Unearthing the Underworld: A Natural History of Rocks | Leonardo/ISASTwith Arizona State University

Unearthing the Underworld: A Natural History of Rocks

Unearthing the Underworld: A Natural History of Rocks
by Ken McNamara

Reaction Books, London, 2023
296 pp., illus. 43 col., 30 b/w. Trade, $25
ISBN: 978914 718 6.

Reviewed by: 
Mike Leggett
June 2024

Rocks are those things you pick up on long walks, such as when exploring Antarctica. A collection of rocks was recovered long after the British expedition of1901 had perished. Following analysis the stones and the fossilised vegetation revealed a story of Earth turned on its head. It was fires not The Flood that had led to the extinction of 90% of all living species during the Permian era 250million years back when the frozen continent was a tropical jungle.

A rock becomes a stone when it fits easily into the hand, pressing into consciousness the vast ages and events since formation underground or beneath the sea. It is a record of its making, with a granularity that can describe weather conditions and seasons, atmospheres, polarity changes and the combinations of countless chemistries, as often as not involving the organic world of bacteria and other cellular entities as in the case of flint, transposed from layers of chalk. Rocks emerge following the concerted effect of massive planetary and even cosmologically generated forces. Flints have been essential for the development of tool-using humans. A stone in the hand is a sample of processes, a veritable database of events occurring at some point in the Earth's four-billion-year history.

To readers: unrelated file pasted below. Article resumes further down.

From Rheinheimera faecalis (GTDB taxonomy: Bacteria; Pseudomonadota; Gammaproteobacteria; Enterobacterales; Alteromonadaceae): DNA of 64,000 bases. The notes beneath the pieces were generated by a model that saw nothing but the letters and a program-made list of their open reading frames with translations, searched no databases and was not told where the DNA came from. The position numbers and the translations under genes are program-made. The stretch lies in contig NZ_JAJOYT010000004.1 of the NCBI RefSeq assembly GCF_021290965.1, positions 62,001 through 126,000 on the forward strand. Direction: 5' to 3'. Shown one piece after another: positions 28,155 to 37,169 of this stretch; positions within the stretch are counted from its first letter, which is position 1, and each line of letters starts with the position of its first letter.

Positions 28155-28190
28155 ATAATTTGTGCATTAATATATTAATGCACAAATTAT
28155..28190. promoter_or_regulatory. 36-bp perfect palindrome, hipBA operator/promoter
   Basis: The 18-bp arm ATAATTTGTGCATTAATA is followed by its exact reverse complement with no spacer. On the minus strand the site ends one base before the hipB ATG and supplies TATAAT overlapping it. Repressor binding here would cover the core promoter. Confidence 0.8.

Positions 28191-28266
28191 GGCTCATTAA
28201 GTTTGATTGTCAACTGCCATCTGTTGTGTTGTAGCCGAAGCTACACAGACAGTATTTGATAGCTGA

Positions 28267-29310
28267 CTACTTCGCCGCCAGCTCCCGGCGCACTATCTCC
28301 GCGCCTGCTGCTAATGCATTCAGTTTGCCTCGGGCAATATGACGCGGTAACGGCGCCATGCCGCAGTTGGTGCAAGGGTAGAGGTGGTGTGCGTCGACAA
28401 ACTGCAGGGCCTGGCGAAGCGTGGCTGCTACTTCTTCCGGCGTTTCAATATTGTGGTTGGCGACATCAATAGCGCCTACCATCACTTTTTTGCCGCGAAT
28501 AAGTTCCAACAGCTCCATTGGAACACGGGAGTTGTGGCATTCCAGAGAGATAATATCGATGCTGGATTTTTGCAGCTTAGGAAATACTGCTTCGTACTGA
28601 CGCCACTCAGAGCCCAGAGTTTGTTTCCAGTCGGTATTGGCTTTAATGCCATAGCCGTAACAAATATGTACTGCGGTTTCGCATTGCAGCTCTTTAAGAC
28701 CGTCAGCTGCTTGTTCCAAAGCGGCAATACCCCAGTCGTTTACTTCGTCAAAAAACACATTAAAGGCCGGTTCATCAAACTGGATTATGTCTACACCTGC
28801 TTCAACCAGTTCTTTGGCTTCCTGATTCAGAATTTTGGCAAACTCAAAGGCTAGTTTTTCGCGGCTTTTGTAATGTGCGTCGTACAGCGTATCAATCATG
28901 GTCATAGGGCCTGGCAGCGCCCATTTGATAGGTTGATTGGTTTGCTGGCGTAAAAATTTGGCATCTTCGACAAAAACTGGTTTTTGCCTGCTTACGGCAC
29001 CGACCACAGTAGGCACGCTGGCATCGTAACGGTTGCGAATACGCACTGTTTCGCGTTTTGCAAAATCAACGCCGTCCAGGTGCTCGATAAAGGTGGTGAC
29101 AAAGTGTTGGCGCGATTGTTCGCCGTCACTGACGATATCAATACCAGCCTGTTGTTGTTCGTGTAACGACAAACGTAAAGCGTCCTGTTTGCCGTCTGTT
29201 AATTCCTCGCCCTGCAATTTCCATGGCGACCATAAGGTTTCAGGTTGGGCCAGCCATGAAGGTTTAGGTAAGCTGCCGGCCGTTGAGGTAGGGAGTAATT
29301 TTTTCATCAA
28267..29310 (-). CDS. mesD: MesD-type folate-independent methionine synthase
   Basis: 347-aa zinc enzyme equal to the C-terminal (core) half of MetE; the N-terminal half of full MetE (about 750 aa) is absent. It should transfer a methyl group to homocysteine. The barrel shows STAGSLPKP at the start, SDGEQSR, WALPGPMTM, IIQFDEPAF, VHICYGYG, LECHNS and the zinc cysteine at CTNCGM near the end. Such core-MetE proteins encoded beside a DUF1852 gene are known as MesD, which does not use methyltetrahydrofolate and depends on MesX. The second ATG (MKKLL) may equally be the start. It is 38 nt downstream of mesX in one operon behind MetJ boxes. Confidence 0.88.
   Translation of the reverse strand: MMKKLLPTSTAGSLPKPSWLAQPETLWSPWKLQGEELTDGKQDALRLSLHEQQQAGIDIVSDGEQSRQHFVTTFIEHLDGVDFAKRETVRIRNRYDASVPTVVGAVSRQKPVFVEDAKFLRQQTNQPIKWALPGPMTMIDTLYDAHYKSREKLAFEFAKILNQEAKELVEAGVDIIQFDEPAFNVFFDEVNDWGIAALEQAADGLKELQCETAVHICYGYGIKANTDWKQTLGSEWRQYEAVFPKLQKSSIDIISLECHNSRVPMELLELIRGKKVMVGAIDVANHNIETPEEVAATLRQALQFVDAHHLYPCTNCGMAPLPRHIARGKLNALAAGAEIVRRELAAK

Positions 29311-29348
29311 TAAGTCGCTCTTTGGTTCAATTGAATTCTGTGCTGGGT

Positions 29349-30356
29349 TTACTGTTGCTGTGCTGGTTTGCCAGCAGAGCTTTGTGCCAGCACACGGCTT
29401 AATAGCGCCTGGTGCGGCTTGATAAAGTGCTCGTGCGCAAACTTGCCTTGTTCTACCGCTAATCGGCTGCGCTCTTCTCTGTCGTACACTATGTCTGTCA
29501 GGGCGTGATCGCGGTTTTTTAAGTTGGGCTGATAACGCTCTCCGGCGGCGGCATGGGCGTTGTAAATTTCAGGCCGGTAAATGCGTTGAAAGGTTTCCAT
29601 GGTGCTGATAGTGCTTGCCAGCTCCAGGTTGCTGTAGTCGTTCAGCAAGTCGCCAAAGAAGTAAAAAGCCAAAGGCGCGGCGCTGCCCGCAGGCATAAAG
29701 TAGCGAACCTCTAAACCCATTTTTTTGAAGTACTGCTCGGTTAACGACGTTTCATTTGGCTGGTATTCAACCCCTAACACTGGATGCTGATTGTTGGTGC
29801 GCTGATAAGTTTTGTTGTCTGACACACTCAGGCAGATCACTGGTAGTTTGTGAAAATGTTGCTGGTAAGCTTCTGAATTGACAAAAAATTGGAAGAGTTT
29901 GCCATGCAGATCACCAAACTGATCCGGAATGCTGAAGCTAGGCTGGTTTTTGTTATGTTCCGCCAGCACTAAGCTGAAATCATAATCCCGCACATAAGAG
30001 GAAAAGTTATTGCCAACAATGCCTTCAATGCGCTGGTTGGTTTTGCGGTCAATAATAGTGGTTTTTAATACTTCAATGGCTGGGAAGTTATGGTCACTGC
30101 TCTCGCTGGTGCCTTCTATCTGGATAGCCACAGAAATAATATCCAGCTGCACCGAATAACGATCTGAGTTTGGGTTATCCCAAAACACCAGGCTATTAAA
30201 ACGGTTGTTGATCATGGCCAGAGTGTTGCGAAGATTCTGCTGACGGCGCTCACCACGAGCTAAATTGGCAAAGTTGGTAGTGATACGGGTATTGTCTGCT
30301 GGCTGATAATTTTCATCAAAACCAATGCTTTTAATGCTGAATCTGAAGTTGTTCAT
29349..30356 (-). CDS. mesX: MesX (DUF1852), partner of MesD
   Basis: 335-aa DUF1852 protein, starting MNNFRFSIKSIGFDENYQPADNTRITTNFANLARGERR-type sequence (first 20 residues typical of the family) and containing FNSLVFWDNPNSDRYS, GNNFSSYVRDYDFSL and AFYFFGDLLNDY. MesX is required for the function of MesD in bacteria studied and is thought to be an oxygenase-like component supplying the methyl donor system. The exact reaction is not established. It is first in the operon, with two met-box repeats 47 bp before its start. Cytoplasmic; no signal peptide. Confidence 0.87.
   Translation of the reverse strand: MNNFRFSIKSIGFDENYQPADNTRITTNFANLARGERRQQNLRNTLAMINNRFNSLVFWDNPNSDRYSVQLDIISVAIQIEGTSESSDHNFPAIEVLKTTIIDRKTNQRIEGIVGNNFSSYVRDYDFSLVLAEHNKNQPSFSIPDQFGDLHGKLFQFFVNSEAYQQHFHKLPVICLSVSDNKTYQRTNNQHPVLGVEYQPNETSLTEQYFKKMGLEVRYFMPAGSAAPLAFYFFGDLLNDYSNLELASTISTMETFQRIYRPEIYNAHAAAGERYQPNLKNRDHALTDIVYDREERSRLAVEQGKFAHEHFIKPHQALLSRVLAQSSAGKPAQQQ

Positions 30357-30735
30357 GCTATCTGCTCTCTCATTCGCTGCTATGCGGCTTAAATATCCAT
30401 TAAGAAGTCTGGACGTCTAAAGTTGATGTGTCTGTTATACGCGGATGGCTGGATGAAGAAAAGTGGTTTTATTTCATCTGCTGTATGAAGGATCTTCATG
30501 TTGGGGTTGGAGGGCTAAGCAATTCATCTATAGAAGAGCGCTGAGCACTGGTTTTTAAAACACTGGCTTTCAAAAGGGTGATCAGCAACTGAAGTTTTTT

This volume unearths 300 years of writing about the evidence that was simply lying about. Layers, whole strata: of paper and more paper, from the Biblical flood to when gentlemen researchers accepted the evidence of the fossil record as being tied to the making of minerals and fuels, exploited by humans ever since, to the point where such activity now approaches a finality. The narrative is lucidly pursued with illustrations and evidence gathered from all the seven continents, revealing, like the text, the complexity of the substances and actions involved in developing not only our planet and the countless creatures that have inhabited it, but also establishing that the discipline of geology is not just about, or at the service of, commerce and industry. This is an excellent introduction to the subject, 'with a welter of evidence-based stories telling of evolution and extinction in the biological world; of changing climates; of the rise and fall of seas and great forests; and of a planet ravaged by wildfires. "Ignore rocks at your peril"! warns the author. Readers will doubtlessly be enthused to follow-up studies, for which there is a cornucopia of references.